On March 14, 1903, President Theodore Roosevelt established Pelican Island National Wildlife Refuge, along Florida’s Atlantic coast, as the first unit of what would become the National Wildlife Refuge System. There are now more than 560 refuges across the country that protect species and the landscapes they depend upon for survival.
My favorite refuge is the Arctic National Wildlife Refuge. After rafting rivers in the refuge several times over the years, I filmed an episode of Travels to the Edge there in 2006, which can now be streamed online!
I’ve been eager to get back to Mongolia for some time now. Although some of the photos I took here on my last visit have become iconic – such as the Kazakh Eagle Hunter and his amazing golden eagle – shooting while the hustle and bustle of Travels to the Edge was being filmed didn’t quite allow me the same flexibility I might have when visiting on a tour. add to this the astronomical leaps we’ve taken in technology since then, and I can’t wait to get back!
We still have a couple of spots left to join our group, embarking on our photo adventure July the 6th. Join us to photograph the Naadam festival, wild horses as the roam the vast steppe largely unmarred by the influence of development, and of course a special shooting sessions with Shaman and Kazakh Eagle Hunters.
You never know what you will find when wandering around a city with a camera in hand. When light and subject and circumstance come together, magic can occur.
In this particular case, the facts behind the shot are nothing special. Workers had been putting gravel onto the parking lot of a restaurant in Panjim, Goa, which kicked a lot of dust into the air. Pedestrians were simply going about their business. However, when backlit by a late sun, the scene became street art–performance art. The activity of putting gravel down created an amazing atmosphere for a nicely layered image.
Standing back from the scene, I used a 70–200mm zoom, which enabled me to shoot a series of shots without interfering with the people so that they would not pay attention to my presence. I positioned myself looking directly into the late afternoon light so that the dust kicked into the air would be filled with light. I was not so much concerned about capturing details and faces of the people, as much as I was with the positions of the bodies within the frame. I kept shooting and reframing the shot as the scene changed every couple of seconds when the workers threw on the next load of gravel and different people came through the scene. I love the layering effect of the light and dust that comes from the backlight.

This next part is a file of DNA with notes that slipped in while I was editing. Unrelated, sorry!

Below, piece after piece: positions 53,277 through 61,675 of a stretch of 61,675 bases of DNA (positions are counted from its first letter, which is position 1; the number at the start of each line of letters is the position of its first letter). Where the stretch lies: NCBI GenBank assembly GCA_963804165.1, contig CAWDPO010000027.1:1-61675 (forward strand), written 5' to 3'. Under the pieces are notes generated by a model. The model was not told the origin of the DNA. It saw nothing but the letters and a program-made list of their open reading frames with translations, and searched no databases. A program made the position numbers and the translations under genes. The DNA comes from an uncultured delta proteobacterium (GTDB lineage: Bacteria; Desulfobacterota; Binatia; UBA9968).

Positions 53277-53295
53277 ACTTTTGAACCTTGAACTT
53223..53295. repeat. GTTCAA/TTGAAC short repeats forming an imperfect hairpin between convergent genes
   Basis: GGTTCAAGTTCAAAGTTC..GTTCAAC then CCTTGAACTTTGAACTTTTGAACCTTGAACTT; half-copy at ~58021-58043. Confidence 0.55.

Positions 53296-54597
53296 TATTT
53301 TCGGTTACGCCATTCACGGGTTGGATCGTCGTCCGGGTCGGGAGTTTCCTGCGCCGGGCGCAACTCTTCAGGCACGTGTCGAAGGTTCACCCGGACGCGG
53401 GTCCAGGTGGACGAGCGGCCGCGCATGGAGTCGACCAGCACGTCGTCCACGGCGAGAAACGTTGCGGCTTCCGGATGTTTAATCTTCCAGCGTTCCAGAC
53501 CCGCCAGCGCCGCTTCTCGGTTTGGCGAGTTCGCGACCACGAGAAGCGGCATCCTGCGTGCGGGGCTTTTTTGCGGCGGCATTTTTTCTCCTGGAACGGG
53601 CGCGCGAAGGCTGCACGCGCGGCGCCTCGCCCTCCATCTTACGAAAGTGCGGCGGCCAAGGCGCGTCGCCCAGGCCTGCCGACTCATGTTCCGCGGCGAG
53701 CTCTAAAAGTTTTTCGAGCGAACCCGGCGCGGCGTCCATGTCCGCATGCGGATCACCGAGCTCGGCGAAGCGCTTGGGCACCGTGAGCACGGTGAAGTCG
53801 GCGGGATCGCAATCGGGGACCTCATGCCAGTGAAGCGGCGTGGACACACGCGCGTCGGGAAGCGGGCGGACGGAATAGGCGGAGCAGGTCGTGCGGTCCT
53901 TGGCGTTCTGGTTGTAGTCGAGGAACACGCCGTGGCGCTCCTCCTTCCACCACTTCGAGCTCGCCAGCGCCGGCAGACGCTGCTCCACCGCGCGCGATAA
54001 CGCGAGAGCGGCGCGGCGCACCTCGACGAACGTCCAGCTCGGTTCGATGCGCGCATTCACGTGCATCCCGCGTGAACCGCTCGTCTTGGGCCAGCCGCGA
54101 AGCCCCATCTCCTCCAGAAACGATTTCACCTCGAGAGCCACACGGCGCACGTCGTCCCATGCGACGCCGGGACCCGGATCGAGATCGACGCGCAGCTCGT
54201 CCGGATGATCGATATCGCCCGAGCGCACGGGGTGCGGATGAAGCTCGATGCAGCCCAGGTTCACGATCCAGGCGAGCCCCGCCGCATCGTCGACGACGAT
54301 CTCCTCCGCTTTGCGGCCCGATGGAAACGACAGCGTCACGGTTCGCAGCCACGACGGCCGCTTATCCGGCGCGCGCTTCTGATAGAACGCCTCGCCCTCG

Photo tip: Dust, rain, humidity, fog, haze all add dimension to a scene when shot with backlight, light behind the conditions. It creates atmosphere and interesting changes in tonality and light, as well as creating layers in depth. Be careful that bright atmospheric conditions do not cause your camera to underexpose the scene.
Camera & settings used: Canon EOS-1Ds, EF 70–200mm F2.8 lens, f/7.1 for 1/160 sec., ISO 100
I’ve been informed that it’s World Whale Week. . . .Wow, wonderful! As much respect as I have for these amazing and unfortunately endangered creatures, it’s my own self-preservation that comes to mind when thinking about whales.
While filming Travels to the Edge, I was trying to guess at where a whale would surface next for a shot. I had the camera to my eye, prefocused, poised and ready to capture what I hoped would be a magnificent breach 100 yards off the bow – only to have the whale come up right next to the boat, spouting mere feel from me!
It scared me so much I screamed, and the footage from the film crew was rendered unusable as what came out of my mouth next was not suitable for the PBS audience.
Over the years I’ve had many more great memories while working with whales, and looking forward to making more!
Celebrations abound for Lunar New Year among Asian cultures, with various Buddhist traditions marking the occasion. I’ve been fortunate to have experienced the festivities myself in person several times. Some fond memories: